How to Make Royal Icing Better

With a few simple adjustments to the usual formula, you can make a royal icing for cookies that's mild and creamy instead of gritty and overly sweet.

Photographs: Vicky Wasik. Video: Serious Eats

Let's be honest—royal icing is not known for being delicious. At best, it's a sweet and simple paint for rolled sugar cookies, but at worst, it's little better than Elmer's glue. Even so, bakers come back to this classic icing time and again, because it's as easy to make as it is to use, and it guarantees a gorgeous, smudge-proof facade for decorated cookies.

Typical recipes involve two parts egg white to nine parts sugar by weight, a ratio that ensures this ultra-low-moisture icing can dry to a crisp. Given that it's mostly sugar by weight, it's important to acknowledge that royal icing is, by nature, pretty dang sweet. There's no point in denying it, but that doesn't mean royal icing lacks the capacity to evolve.

First and foremost, making the switch from conventional to organic powdered sugar will instantly give royal icing a greater depth of flavor. That's because organic powdered sugar still contains a portion of its natural molasses content, so, instead of tasting like pure sucrose, it has the mellow sweetness of raw cane sugar.

Comparison of conventional and organic powdered sugars, against a marble background

Most organic powdered sugars are also made with tapioca flour rather than cornstarch, which reduces the sense of grittiness in royal icing.

The downside to organic powdered sugar is that the presence of molasses gives the icing a decidedly ivory hue, so it may not be the best choice for super-snowy designs or light pastels. But when the icing is tinged with bright and vibrant primary colors, that off-white shade is easy to overcome. (More color comparisons and information on conventional versus organic, tapioca-based powdered sugar can be found in my article on the subject.)

Another simple way to improve classic royal icing is to make sure it's well seasoned. When making a sauce, chefs always work to ensure it has the right salt, acidity, and aromatics to bring out its best flavor, and I feel it's important to treat royal icing the same way—at least, if you plan on eating it.

Obviously, that means starting with plenty of salt to tame the icing's sweetness, but also adding a bright burst of acidity. For me, that means cream of tartar, which has a neutral flavor that won't interfere with whatever cookie I have planned. A splash of vanilla extract is a no-brainer for almost any type of frosting, but less intuitive is a spoonful of silver rum. Made from cane sugar, rum has a natural affinity for dessert, adding a sense of richness and complexity without darkening the icing, as most other spirits would.

Photo collage of mixing ingredients for royal icing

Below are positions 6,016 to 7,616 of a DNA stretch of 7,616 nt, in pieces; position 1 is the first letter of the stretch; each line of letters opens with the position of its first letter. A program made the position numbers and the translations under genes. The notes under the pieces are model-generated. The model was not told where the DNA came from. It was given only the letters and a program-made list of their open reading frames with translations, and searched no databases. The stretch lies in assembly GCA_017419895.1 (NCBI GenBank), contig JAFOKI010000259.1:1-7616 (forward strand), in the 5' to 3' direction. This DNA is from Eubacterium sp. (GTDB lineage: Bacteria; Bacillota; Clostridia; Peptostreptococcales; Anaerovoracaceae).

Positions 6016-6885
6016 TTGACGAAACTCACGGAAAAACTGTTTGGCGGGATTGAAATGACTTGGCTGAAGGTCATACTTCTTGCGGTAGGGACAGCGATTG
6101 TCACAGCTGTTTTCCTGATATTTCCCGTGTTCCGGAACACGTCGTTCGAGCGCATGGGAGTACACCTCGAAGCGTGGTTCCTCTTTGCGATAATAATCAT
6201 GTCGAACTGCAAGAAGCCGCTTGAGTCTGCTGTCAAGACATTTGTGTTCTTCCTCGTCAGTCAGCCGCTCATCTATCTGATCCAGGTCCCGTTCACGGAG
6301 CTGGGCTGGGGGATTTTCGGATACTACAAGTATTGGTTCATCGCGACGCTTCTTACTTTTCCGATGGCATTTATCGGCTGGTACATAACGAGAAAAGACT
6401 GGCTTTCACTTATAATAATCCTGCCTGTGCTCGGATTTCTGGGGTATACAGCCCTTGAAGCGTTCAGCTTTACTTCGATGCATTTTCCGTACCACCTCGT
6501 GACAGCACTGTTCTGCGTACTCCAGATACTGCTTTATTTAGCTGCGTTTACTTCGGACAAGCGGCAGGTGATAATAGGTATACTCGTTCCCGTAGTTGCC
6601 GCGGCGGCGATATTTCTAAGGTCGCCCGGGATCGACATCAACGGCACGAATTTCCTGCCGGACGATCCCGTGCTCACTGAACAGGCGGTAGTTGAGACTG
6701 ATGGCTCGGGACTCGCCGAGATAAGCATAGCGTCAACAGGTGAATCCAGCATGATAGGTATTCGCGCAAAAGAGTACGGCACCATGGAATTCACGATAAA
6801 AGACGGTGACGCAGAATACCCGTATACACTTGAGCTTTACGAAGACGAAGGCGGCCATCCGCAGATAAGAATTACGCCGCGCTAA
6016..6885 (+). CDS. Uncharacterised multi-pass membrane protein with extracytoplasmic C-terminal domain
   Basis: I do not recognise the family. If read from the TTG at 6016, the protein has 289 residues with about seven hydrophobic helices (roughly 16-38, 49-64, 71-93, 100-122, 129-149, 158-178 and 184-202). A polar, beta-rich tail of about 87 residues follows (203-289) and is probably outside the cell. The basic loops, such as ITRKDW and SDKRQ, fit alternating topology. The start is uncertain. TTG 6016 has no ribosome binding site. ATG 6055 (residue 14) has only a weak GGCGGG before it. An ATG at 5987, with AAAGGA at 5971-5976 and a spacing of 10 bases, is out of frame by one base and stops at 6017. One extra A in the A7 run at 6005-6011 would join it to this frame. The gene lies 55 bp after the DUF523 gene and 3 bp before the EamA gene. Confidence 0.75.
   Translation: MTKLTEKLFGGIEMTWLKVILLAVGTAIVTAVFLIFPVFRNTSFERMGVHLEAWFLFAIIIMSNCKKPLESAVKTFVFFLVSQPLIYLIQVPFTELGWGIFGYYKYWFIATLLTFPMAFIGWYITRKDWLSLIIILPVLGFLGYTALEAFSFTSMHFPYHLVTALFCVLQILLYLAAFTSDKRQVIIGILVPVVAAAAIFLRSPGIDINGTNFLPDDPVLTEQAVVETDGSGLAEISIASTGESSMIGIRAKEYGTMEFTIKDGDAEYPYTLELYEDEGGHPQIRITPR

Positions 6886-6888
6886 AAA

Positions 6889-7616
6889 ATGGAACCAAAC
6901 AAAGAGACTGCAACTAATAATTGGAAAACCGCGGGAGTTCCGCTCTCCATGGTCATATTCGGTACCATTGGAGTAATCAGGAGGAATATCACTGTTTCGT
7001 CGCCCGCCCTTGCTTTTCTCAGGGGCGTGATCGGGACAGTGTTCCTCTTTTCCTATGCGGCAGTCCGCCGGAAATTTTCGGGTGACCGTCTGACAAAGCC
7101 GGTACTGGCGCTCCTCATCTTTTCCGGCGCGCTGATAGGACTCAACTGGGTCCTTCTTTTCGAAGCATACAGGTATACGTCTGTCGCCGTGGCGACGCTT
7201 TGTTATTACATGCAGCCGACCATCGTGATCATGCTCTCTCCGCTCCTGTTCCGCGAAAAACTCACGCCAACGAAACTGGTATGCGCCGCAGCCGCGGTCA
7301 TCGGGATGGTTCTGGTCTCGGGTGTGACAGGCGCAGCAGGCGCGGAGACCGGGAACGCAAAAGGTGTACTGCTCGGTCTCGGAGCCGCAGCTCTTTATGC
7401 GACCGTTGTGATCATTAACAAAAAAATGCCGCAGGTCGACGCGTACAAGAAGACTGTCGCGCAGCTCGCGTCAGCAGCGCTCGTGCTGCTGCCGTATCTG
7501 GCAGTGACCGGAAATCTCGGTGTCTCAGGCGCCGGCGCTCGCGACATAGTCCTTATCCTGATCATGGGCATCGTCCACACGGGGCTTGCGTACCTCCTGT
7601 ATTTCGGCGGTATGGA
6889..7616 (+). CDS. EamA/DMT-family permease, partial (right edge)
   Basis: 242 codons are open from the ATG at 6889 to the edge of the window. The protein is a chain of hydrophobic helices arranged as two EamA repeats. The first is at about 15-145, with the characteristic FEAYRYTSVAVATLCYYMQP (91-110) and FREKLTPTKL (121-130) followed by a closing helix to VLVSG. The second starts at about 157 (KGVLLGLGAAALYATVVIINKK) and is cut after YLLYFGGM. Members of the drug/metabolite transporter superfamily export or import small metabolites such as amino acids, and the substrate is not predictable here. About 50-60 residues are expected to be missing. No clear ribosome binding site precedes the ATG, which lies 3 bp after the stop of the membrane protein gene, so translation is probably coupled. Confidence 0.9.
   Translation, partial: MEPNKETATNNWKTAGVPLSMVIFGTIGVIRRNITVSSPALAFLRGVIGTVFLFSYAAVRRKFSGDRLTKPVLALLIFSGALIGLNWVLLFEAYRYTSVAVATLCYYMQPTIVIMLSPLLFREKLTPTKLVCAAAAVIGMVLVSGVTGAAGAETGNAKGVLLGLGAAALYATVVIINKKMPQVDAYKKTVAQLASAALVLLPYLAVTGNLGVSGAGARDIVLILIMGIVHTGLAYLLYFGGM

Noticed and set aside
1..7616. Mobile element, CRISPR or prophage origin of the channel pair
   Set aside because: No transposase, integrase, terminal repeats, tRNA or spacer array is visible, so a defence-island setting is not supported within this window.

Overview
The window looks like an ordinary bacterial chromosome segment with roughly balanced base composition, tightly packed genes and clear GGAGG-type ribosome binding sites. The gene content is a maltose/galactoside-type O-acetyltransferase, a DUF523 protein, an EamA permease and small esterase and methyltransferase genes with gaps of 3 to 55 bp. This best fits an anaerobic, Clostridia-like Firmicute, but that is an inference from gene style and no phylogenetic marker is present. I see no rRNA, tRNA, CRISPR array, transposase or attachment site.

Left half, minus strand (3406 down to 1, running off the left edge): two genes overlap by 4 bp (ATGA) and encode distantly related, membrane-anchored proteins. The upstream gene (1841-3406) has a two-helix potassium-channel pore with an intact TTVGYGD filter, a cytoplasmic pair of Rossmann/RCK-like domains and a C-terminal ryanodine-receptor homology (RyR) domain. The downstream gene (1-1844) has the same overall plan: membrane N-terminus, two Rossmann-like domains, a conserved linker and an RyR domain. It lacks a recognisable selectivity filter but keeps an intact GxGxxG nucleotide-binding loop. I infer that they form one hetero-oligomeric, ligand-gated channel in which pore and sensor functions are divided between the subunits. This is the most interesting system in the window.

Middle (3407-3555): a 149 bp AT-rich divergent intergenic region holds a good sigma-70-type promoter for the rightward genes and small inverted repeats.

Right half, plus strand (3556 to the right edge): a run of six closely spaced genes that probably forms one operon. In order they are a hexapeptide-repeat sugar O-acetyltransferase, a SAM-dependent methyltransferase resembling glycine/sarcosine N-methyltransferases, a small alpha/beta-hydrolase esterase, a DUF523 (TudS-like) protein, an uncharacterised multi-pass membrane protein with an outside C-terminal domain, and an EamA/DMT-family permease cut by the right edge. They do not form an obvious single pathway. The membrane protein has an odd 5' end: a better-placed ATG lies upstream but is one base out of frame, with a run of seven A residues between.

Royal icing is typically a raw preparation, with everything just mixed up in a bowl, but I've found it has a much creamier consistency if cooked over a water bath. Not only does this technique ensure the powdered sugar is fully dissolved, and therefore less gritty, it effectively pasteurizes the egg whites, too.

I, being both callous and cavalier, have no qualms about raw-egg icings (their extremely low-moisture/high-sugar formulation makes it nigh-impossible for bacteria to thrive), but for many, this extra step can lay the fear of raw eggs to rest. Plus, you get a creamier royal icing with the ingredients you have at home already—no special-ordering meringue powder or pasteurized eggs.

Cooking royal icing in a stand mixer bowl set over a water bath in a stainless steel pot on the stove

If you're actually concerned about raw eggs, cook the royal icing to 150°F (66°C) over a water bath, and hold it there for three minutes. If you're more inclined to live on the edge, simply cooking until it's hot to the touch is more than enough to ensure the powdered sugar has thoroughly dissolved.

Once the icing's hot, I add a bit more powdered sugar to thicken things up. It dissolves with the residual heat of the icing, and saving it for last keeps the icing thin and easier to stir while it's over the water bath. From there, I beat the royal icing until it's thick, light, and perfectly creamy.

Photo collage of making royal icing: adding powdered sugar to icing base in stand mixer bowl, beating with paddle attachment until creamy and smooth

The goal of this process is to ensure the royal icing is silky-smooth, not to whip it up like cream; excessive aeration would only introduce pesky air bubbles that would later pock your ideally smooth icing. For that reason, creaming with the paddle attachment is vastly preferable to whipping with a whisk (although, if need be, you can certainly make do with a hand mixer set to low speed).